The victory can be expected to propel Armstrong’s name and the cause of cycling, both previously little followed in the United States, to new levels of recognition. Already a victory parade in his hometown of Austin awaits, as well as a high-profile round of television and commercial appearances. In fact, Nike ads have begun airing touting Armstrong as the "first dead man" to win the Tour de France, a slogan the cyclist reportedly loves. Most important, though, Armstrong has demonstrated to cancer patients around the world that the dreaded disease can be vanquished — and then some. "The message is that even a serious disease is not always totally devastating," says Golden. And that good medicine and staying fit can be an unbeatable combination.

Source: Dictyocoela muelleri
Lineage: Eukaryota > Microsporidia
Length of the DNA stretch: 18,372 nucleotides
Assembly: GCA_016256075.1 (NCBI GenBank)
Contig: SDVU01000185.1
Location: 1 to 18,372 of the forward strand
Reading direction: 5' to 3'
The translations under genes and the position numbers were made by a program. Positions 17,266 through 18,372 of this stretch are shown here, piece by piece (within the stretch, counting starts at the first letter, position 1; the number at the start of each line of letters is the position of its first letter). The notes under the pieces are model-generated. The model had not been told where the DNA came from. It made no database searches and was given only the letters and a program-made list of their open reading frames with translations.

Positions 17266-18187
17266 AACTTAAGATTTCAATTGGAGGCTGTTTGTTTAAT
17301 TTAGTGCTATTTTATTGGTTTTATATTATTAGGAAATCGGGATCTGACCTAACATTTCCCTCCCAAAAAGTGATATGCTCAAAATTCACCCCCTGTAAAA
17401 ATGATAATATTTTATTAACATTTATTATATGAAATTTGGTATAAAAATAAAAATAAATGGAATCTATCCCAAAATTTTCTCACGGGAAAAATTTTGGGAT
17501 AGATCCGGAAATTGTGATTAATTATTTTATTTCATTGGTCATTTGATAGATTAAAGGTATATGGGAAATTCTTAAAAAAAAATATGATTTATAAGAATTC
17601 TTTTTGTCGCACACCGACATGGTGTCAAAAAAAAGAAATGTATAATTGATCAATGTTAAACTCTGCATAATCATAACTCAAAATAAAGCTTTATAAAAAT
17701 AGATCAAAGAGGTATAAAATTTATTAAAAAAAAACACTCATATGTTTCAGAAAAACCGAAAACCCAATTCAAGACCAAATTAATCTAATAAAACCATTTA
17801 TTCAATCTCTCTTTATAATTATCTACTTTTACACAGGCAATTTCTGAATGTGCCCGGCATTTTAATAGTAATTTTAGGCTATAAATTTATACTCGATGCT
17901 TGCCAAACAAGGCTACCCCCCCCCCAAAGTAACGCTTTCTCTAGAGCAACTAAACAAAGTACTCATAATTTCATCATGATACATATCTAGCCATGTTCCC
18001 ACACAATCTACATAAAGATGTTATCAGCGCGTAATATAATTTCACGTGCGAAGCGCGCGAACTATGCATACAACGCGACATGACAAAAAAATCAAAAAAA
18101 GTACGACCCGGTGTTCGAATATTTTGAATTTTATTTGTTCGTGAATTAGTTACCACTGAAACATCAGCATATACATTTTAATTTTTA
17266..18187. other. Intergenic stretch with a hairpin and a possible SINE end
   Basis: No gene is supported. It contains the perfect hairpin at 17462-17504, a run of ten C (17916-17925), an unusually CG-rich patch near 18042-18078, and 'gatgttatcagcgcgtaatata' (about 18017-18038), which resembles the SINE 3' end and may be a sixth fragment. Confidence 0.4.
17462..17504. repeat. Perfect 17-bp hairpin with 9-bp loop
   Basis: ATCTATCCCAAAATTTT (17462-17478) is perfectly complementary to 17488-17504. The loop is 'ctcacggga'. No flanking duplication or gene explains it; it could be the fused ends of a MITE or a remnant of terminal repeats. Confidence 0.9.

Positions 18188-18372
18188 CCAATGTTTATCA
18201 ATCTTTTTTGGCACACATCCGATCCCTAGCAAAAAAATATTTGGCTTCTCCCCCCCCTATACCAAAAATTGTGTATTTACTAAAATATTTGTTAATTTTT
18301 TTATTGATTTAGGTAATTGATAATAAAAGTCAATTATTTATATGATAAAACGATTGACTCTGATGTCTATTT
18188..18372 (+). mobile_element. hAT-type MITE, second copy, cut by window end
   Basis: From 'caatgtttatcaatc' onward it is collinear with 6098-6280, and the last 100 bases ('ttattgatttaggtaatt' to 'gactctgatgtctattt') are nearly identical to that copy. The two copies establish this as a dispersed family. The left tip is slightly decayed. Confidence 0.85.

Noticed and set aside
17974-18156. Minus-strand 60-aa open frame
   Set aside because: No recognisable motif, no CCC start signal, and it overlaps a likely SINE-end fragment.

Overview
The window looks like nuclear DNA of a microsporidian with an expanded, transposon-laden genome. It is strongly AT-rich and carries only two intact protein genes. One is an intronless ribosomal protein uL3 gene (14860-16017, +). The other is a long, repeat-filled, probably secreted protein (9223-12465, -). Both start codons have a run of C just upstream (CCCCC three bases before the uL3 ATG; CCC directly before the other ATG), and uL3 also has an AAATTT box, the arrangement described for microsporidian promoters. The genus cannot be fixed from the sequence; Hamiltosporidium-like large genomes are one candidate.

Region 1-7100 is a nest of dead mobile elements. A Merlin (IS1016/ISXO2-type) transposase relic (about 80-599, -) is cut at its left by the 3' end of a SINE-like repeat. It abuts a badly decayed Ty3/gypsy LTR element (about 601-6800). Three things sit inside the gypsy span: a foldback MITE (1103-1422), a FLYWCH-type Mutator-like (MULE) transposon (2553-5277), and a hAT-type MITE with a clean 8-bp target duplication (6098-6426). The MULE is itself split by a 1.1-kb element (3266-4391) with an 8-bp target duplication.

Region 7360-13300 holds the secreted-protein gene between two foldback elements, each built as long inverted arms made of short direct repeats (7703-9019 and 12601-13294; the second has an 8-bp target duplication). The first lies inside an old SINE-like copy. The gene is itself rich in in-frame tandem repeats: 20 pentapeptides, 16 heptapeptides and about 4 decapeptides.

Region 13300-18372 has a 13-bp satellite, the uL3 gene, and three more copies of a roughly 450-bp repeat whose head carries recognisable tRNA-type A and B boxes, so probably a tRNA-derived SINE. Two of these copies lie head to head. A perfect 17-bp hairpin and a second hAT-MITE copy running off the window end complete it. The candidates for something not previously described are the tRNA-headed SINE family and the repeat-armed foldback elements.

Talk about bouncing back. On Sunday — three years after having been diagnosed with testicular cancer and subsequently undergoing four rounds of chemotherapy and two operations — 27-year-old Texan Lance Armstrong rode triumphantly into Paris to become only the second American to win international cycling’s biggest race: the Tour de France. "What a compliment to his courage and to his doctors!" says TIME science contributor Fred Golden. "This is one of the most strenuous activities around." Armstrong, who had a hard time convincing any sponsors except the fledgling U.S. Postal Service team that he had it in him, finished the race with a colossal 7-minute-and-37-second lead over his closest rival.